According to the Montgomery County Food Plan released in spring 2017, food insecurity – that is, not being sure where your next meal will come from – affects 70,000 people in the County. We have many groups working to provide emergency food and nutrition education to our community members, and these resources are a critical first line of defense. At the same time, a healthy and fair food system that protects people and planet means we have to think of County residents as more than food consumers. We must be actively engaging our community members as farmers, food business owners, and experts on different healthy food cultures from around the world. In a County with so many resources, no one should ever go hungry.
To provide food for all in Montgomery County, we need:
Montgomery County’s Agricultural Reserve is a treasure in the DC metro area. Our decision to limit development and preserve the rural character of this part of our County not only has wonderful environmental benefits, but also means that we have a unique opportunity to grow local food for our residents. We need to support the continuation of a strong agricultural economy in the County by not only supporting existing farm businesses, but also helping new farm businesses to start and grow. We need to reinvigorate and expand the County’s New Farmer Project and provide more support for services that match farmers to farmland owners. And we need to emphasize access to these resources for farmers who face significant barriers to starting their business due to income, race and ethnicity, and language, so that our farm entrepreneurs and the food they produce represent the diversity of our County.
In addition to expanding access to farming in the Agricultural Reserve, we need to promote growing food in more urban areas of the County. County residents should know how they can benefit from the County’s zoning laws and urban farming tax credit if they want to grow food on their property. We also need to expand the number of Montgomery Parks community gardens available to residents in order to meet the high demand for urban growing space – and again, we need to make sure that people with low incomes, people of color, and immigrants have equitable access to garden space.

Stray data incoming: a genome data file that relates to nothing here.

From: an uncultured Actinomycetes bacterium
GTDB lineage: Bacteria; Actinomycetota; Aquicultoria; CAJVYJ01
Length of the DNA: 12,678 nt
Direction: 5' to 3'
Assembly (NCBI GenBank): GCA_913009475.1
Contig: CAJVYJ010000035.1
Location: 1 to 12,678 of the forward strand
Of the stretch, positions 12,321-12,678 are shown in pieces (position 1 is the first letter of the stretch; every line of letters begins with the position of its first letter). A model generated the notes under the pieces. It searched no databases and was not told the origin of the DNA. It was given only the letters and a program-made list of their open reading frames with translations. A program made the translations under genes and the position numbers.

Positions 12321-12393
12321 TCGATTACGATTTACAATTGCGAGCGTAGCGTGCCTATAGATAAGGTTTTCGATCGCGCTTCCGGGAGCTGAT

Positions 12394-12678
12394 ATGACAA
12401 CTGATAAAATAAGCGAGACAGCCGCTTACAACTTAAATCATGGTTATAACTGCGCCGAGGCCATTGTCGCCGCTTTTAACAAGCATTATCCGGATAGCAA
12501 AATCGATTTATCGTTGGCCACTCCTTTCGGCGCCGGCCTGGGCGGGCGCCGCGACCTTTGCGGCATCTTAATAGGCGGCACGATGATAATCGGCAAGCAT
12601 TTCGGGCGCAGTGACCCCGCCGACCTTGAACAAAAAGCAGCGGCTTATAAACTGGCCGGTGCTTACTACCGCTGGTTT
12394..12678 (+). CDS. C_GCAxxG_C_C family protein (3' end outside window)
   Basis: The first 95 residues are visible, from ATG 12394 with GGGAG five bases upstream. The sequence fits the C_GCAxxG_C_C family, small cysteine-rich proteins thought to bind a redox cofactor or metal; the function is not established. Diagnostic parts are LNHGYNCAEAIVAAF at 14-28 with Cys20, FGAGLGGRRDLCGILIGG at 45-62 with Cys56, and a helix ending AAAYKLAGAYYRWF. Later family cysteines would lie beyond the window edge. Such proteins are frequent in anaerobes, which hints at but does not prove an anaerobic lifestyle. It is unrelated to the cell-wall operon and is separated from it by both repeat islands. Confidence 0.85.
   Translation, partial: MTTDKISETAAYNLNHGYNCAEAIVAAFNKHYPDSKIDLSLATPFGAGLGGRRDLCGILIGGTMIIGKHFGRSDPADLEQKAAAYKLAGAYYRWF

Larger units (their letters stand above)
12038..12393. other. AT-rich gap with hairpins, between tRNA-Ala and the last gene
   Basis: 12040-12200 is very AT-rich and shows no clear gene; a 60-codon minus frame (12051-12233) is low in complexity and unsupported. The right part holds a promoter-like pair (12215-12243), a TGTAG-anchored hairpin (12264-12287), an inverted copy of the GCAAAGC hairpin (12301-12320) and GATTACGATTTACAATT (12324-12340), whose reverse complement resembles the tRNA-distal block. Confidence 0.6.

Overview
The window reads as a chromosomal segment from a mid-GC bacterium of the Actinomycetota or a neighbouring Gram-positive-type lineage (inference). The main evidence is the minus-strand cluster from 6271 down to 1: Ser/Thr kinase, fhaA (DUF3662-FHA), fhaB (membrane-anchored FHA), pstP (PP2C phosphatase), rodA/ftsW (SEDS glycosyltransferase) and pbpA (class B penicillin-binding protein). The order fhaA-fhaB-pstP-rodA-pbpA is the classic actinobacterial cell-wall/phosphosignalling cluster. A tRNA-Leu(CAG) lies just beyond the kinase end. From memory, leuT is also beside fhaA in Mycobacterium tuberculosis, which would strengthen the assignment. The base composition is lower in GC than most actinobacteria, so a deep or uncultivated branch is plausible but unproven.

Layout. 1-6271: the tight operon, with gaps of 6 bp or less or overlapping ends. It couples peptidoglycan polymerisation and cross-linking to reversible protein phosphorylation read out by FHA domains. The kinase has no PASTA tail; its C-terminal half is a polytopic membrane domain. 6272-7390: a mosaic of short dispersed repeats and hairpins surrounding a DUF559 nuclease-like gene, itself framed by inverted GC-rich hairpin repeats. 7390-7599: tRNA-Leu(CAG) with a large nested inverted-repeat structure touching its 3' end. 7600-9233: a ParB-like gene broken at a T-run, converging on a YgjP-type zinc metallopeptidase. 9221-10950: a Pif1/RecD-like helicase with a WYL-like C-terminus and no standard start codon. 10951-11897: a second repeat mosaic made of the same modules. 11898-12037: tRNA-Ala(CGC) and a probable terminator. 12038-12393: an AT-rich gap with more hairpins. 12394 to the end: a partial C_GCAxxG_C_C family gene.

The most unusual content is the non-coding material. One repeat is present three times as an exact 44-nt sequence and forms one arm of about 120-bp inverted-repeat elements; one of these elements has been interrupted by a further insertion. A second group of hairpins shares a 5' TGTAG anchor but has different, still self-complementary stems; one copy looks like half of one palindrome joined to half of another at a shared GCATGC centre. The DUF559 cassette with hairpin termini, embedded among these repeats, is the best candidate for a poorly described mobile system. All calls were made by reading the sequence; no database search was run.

Farming is just the start of a strong food economy. We also need people who are making, distributing and selling the delicious food they create from raw ingredients. We need better support from agencies in the County for cottage food entrepreneurs – people who want to make safe food products in their homes and sell them at farmers markets and other venues. For food entrepreneurs who want to make a wider range of products or produce at a larger scale, we need resources like the Crossroads Community Food Network’s Microenterprise Training Program and Community Kitchen. And we must continue to support the diverse food retail businesses across our County with access to capital, training, and good infrastructure that helps them to thrive and grow.
In the County’s Food Plan, one issue that stands out is the difficulty residents face accessing food assistance services that match their language, cultural diet, and religious restrictions. The County must support food assistance providers to develop materials and programs that will adequately serve immigrant residents, residents with limited English skills, and residents who follow special religious dietary practices. In addition, the County should develop partnerships among health care providers, social service providers, food assistance providers and community advocates to improve cultural competency and knowledge of available resources when it comes to culturally appropriate food.
Providing food assistance is an important start to addressing food insecurity – but it is only a start. To truly ensure that we provide food for all in Montgomery County, we need an economy that values its workers and makes sure everyone shares in the benefits of economic development. We need safe, healthy and affordable housing to be available across the County. We need reliable, efficient, convenient and affordable public transportation that covers all the areas of the County that need it. And we need to ensure that everyone who lives and works in our County can do so free from hate, fear, mistreatment, and prejudice. It’s not enough to feed hungry people – we have to address what causes them to be hungry in the first place.